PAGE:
Also, use a good quality pie iron to make your pudgie pies. Never allow your children to handle pie irons as they get extremely hot and will cause severe burns if touched.

Keep all flammables away

Never use flammables such as charcoal lighter, gasoline, lighter fluid, bug torch oil, insect repellents, butane, to start your campfire.

This includes any cooking oils or cooking fat. Also, keep butane and propane canisters from cookstoves separate and far away from any fire source.

In other words, keep all flammables away from your campfire. 

Flammables can combust quickly even from just the fumes. Be conscious of accidental drips and spills from flammable liquids.

All it take is a single live ember to land on the ground where spillage occurred.

Burn only natural materials

Children building fire

Fire pits are not trash cans! Never burn anything other than natural materials such as fire starters, fat wood, natural tinder and local dry seasoned wood.

And though it doesn’t relate to campfires, you should never transport firewood across state lines. Doing so will introduce infestations of unwelcome insects that are not native to the new environment.

Don’t throw any paper products like paper plates and bowls in the fire pit as they have plastic coating that emits toxic fumes when burned.

But also, paper plates that may have residual meat fat or cooking oil will ignite quickly or cause a grease fire.

Equally important, never burn pressure treated wood as it contains arsenic and other harmful chemicals injected into the wood. Burning pressure treated wood emits extremely toxic chemicals into the air that will cause respiratory distress in both humans and wildlife.

And lastly, never toss in any cans, glass, plastic bottles or any foreign matter into the fire, period. Campfire pits are not trash cans. 

In other words, keep your campfire simple; using only natural materials and wood only.

Lastly, be mindful of other campers who may be in close proximity to you. Be aware of burning embers that can land on their tent or camper. And more of a courtesy, don’t allow your campfire to smolder and smoke out your neighbors.

Never relocate a live fire or hot coals

Relocating a live fire is extremely dangerous! For one, you run a seriously high risk of carelessly spreading the fire or sparking a wildland fire.

But also, there’s high potential of burning yourself or those in your camping party.

Once your campfire is lit, leave it where it is. Never move or transfer any part of your campfire from one location to another.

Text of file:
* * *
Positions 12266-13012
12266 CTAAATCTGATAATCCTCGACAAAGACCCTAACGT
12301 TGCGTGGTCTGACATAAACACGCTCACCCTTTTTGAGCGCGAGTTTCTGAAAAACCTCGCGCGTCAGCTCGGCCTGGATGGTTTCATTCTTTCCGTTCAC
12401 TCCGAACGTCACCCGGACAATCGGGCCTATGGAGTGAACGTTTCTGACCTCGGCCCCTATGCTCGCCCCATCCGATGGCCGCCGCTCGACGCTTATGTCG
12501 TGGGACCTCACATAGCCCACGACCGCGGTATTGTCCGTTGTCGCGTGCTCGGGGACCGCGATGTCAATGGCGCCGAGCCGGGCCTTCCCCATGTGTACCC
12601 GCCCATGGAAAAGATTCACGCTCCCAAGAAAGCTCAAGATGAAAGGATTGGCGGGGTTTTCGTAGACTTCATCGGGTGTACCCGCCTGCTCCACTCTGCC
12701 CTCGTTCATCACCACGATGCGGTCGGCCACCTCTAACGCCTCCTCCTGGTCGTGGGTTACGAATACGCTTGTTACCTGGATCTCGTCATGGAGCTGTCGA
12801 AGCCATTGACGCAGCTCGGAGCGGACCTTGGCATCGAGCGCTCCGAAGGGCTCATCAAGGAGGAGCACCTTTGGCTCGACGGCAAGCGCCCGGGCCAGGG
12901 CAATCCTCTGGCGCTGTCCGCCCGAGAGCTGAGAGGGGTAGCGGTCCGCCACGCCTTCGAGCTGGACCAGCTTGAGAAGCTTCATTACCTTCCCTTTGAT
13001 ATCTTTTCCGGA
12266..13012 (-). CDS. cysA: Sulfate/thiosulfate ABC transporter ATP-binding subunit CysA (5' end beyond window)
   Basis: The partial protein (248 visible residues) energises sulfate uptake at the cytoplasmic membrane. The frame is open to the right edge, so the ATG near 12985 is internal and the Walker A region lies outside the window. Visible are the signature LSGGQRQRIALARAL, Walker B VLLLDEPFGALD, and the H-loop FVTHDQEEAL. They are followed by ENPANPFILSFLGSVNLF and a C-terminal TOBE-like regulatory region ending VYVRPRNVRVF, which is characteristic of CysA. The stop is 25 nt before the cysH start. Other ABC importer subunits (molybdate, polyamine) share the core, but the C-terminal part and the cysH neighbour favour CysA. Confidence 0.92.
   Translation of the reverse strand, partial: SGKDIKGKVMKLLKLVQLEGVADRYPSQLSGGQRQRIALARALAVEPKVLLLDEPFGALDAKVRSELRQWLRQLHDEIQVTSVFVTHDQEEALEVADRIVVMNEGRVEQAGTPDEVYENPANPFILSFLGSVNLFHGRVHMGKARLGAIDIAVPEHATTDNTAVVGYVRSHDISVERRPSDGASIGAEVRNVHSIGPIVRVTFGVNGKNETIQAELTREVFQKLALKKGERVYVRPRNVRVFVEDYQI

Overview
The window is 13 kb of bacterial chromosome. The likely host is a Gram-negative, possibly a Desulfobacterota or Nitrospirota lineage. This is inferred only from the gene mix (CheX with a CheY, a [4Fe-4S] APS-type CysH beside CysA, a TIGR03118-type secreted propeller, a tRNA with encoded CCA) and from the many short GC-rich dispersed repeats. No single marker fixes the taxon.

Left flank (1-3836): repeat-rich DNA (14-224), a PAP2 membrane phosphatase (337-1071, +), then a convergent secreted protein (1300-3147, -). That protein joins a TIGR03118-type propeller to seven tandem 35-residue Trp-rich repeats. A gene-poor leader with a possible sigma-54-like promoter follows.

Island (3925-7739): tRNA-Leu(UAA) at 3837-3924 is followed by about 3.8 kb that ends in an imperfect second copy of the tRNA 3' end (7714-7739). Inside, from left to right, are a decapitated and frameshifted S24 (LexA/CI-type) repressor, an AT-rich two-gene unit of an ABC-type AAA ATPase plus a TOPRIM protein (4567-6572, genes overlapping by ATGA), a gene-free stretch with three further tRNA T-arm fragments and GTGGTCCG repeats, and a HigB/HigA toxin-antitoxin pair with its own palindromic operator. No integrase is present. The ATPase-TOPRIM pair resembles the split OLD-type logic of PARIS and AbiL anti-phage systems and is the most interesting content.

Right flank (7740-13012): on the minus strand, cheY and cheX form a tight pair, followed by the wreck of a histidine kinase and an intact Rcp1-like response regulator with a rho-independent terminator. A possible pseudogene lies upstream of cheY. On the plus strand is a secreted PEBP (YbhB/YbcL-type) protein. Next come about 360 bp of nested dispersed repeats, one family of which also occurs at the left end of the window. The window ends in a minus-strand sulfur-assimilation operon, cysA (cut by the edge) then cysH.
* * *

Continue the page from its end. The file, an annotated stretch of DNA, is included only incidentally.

Never dump smoking coals or burning logs into the woods or on dry ground

You should never dispose of or dump any coals into the woods; even if you think they are completely extinguished. Only dispose of your grill or campfire coals into proper receptacles (if provided).

Or, wait until the coals are completely cold before leaving your campsite.

Always use good judgement around the campfire

Adults Drinking Around Campfire Safety

We all know that camping, alcohol and drug use is like a dysfunctional marriage. Even slight alcohol or even using some prescription drugs use may affect your judgement and slow your reaction time.

Think of it this way. When you’re going out drinking with your friends, you always have a designated driver who exhibits rational thinking and response.

The same goes for when you go camping; and especially when campfires are present.

If you are alone or even in a small group, you’d be better off hanging out by your tent or camper with your camping lantern, or using other campfire alternatives or activity that don’t involve fire. 

Another option is using a propane fire pit instead. That way, you can extinguish your fire with just a turn of the knob and shutting off the propane when calling it a night.

✰ CAMPFIRE PRO TIP  Check out these Top 10 Portable Fire Pits for RVs and Camping.

Never leave a campfire unattended

Man Walking Away from Campfire on Beach - Campfire Safety Tips

No matter how small, never turn your back on, walk away from your bonfire or leave your campfire unattended. Even if it’s just to run into your tent or RV to fetch the marshmallows, grab a beverage or hit the bathroom, it’s a hard NO.

Get your needs and get up before lighting that match or lighting the campfire.

Never vacate a campsite while the campfire is still burning

Smoldering Campfire on Empty Campsite

It’s imperative you never leave your campsite if your fire is still smoldering. It means your campfire is still ignited.

You should use any or all of the campfire extinguishing methods mentioned earlier to douse your campfire completely before vacating your campsite or camping area.

Again, it bears repeating, never leave your campsite until you know for sure those coals are completely cool.

Let’s plan your camping trip!

Speaking of campfires and camping, if you’re planning on taking your RV on your next camping adventure, it’s important to plan ahead so your experience will be less stressful.

You surely don’t want to end up on the wrong road with low overheads or roads that aren’t safe for RVs. Trust me, through our 10 years on the road as full-time RVers, we’ve been there!

So, we use RV LIFE Trip Wizard to get us to our favorite camping spots and campgrounds utilizing RV-friendly routes specific to our camper and travel preferences.

Learn more and sign up for the FREE 7-Day Trial.

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Wrapping up

Tent Camping Couple Sitting Around Campfire Under Stars

We all love to enjoy the outdoors. Campfires are all about the camping vibe. They are the hub of an enjoyable outdoor experience. But, with all of that, campfire safety is a responsibility we all need to take seriously. In a split second or turning of your head, a campfire can wreak devastation, severe injury or even death.

As adults, we all need to be responsible stewards of the land and environment around us. 

So, teach your children about campfire safety. Remind them each time you light that kindling that campfires come with immense responsibility.

Explain that campfire injuries are painful and can be life-changing to people and pets.

And show them if they’re careless or irresponsible, the result is catastrophic to the environment, wildlife and even people’s homes and businesses.

Together, by following these simple campfire safety principles, we can help to prevent forest fires while still having a great camping experience around the campfire!

More Camping Tips!

✰ Top 10 Portable Fire Pits for RVs and Camping

✰ 15 Best Pie Iron Recipes for Camping & Backyard BBQs

✰ 10 Quick & Easy Fall Camping Recipes for Campfires or Grills

✰ 15 Cast Iron Skillet Recipes – Cook on Campfires, Stoves or Ovens

✰ 15 Dutch Oven Camping Recipes – Campfire One Pot Wonders